Bob Evans Restaurants removed ads featuring Urban Meyer from its website Thursday, hours after the Ohio State football coach was placed on paid leave amid an investigation into a former assistant coach’s alleged domestic abuse.
Only two days ago, the New Albany, Ohio-based chain had introduced Meyer as its “head breakfast coach” in an advertising campaign.
In announcing the deal with Meyer, Evans, the chain’s president and CEO, said that, “we’re ready for whatever plays he throws at us.”
That changed this week.
“At Bob Evans Restaurants, we believe strongly in the family first values upon which the company was founded,” the company said in a statement. “We are suspending the current partnership with Urban Meyer and removing all related content pending the results of the official Ohio State University investigation.”
Meyer was placed on leave after the ex-wife of longtime assistant Zach Smith called into question Meyer’s claim that he was unaware of a 2015 domestic abuse allegation against Smith. Courtney Smith, the ex-wife of the recently fired wide receivers coach, said in an interview that she had discussed the incident in 2015 with Shelley Meyer, Urban Meyer’s wife. Courtney Smith claims her ex-husband shoved her against a wall with his hands around her neck.
“All the [coaches’] wives knew,” Courtney Smith told Brett McMurphy, a college football reporter laid off by ESPN last year who posted the story on his Facebook page. “They all did. Every single one.”
Smith provided McMurphy with text messages she exchanged with Shelley Meyer in 2015 about the incident, which brought a police visit but did not result in criminal charges against Zach Smith, who was fired last month after that allegation and one from 2009 came to light. In 2009, Smith was arrested on a charge that Courtney Smith later dropped. Zach Smith denied the allegation in a statement released by his lawyer.
Shelley Meyer has appeared in ads for Big Sandy Superstore, which did not respond to a request for comment.
The allegations call into question Meyer’s future at the school, one of the most visible in college sports. Annual studies from Indiana University-Purdue University Columbus list it as college football’s most valuable brand and, according to the Columbus Dispatch, the school trademarked the name “Urban Meyer” in 2015.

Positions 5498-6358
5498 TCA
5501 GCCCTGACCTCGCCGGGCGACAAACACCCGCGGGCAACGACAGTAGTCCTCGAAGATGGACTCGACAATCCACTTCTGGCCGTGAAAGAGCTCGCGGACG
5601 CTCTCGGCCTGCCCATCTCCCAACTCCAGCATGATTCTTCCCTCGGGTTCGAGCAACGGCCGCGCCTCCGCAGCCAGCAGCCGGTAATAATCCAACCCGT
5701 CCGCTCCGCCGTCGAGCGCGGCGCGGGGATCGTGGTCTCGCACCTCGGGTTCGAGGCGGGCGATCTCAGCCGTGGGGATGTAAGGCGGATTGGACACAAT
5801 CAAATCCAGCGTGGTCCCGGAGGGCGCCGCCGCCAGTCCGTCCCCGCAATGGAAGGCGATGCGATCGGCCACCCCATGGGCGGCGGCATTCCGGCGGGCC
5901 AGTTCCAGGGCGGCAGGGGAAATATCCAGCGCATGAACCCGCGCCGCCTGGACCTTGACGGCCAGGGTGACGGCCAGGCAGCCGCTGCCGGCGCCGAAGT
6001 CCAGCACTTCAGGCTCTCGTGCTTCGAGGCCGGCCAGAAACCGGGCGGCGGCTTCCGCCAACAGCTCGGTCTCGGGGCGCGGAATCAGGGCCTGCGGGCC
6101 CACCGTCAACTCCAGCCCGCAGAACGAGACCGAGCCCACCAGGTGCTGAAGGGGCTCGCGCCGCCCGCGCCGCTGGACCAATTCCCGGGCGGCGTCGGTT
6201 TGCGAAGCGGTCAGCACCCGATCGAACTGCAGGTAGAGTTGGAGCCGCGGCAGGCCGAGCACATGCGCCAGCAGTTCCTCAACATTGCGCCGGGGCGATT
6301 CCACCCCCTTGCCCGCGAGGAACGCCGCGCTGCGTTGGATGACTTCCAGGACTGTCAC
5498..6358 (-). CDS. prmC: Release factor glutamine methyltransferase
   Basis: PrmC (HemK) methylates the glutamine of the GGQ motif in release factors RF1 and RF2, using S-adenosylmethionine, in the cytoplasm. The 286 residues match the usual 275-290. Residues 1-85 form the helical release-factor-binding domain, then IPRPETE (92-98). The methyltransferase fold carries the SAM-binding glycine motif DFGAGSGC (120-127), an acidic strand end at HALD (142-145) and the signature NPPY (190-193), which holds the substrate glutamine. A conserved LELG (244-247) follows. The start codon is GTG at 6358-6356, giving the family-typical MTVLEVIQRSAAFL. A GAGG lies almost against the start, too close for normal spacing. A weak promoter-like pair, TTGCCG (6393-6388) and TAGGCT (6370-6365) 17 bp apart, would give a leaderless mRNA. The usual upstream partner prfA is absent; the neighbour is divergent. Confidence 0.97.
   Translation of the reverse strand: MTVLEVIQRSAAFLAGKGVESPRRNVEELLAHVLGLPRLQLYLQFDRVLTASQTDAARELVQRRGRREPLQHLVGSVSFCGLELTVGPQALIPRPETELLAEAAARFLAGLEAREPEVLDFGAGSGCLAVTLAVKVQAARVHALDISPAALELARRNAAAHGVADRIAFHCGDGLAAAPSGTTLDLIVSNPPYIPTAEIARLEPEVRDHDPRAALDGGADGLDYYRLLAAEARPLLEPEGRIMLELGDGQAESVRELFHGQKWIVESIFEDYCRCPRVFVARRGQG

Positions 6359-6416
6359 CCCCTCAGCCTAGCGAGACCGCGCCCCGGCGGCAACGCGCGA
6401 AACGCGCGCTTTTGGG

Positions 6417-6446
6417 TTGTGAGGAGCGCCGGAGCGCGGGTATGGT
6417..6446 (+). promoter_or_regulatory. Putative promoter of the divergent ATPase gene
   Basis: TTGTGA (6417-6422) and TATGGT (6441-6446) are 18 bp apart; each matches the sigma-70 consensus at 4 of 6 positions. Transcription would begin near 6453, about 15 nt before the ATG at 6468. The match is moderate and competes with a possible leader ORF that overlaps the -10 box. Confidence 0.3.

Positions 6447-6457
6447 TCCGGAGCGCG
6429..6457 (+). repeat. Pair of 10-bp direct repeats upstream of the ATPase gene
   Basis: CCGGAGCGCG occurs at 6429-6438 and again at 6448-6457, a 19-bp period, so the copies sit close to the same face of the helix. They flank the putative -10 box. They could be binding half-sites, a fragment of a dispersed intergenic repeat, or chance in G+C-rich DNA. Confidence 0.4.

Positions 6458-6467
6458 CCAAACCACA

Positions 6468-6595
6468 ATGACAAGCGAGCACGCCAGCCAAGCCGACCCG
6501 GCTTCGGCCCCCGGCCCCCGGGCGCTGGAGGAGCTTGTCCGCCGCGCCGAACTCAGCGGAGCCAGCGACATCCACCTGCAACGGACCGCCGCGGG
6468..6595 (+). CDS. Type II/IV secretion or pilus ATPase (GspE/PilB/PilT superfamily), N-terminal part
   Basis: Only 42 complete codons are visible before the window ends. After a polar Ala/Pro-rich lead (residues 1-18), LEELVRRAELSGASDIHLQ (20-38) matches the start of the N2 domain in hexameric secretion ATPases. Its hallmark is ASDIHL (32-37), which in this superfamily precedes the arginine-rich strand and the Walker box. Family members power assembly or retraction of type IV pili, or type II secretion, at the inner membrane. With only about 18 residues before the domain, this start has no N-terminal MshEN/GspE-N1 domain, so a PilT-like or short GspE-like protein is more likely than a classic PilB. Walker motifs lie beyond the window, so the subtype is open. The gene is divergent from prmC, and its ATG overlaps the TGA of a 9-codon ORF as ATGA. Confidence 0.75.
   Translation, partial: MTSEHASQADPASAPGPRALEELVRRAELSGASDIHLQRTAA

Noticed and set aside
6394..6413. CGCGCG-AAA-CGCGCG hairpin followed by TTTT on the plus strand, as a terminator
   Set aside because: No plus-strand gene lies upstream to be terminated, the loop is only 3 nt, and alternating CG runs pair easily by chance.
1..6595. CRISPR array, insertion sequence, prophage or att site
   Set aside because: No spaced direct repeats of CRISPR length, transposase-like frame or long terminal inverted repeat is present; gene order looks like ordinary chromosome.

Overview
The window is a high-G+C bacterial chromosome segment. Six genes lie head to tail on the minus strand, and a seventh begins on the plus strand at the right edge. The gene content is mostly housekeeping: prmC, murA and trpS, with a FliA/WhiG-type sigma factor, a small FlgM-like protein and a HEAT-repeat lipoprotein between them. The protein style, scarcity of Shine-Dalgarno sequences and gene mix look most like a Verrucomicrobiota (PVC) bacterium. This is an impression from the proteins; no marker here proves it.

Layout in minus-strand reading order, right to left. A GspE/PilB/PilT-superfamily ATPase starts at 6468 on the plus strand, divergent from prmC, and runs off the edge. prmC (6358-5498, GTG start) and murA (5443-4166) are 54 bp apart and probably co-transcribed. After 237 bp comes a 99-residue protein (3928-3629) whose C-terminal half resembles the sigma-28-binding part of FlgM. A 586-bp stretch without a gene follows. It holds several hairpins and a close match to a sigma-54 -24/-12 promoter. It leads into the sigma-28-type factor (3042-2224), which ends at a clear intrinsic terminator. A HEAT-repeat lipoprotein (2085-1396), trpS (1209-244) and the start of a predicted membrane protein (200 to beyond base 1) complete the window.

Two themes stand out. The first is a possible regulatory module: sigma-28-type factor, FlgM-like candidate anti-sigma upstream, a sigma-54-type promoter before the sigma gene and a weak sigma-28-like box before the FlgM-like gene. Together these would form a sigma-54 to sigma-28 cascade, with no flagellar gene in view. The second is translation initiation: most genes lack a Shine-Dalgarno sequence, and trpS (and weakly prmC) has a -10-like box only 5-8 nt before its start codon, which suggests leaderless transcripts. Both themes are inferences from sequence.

Sponsors often end deals the moment an off-the-field incident occurs, and sometimes reinstate them if athletes are cleared or rebuild their lives. Tiger Woods lost almost all his sponsors other than Nike when his extramarital affairs came to light in 2008. Ryan Lochte lost four sponsors after he was found to have falsely claimed that he and three other swimmers had been robbed during the 2016 Rio Olympics. Lance Armstrong was dumped by sponsors after he admitted that he had been doping while winning the Tour de France. Michael Vick lost a number of sponsors after being indicted and later convicted of running an illegal dog fighting ring. Maria Sharapova lost deals after she was suspended for taking a substance that she did not know was banned. Marion Jones lost her endorsement deals after she was stripped of her Olympic medals for using steroids. And, of course, Papa John’s faced a fallout after John Schnatter blamed sagging sales on the national anthem controversy last fall, and later admitted to using offensive language during a conference call.
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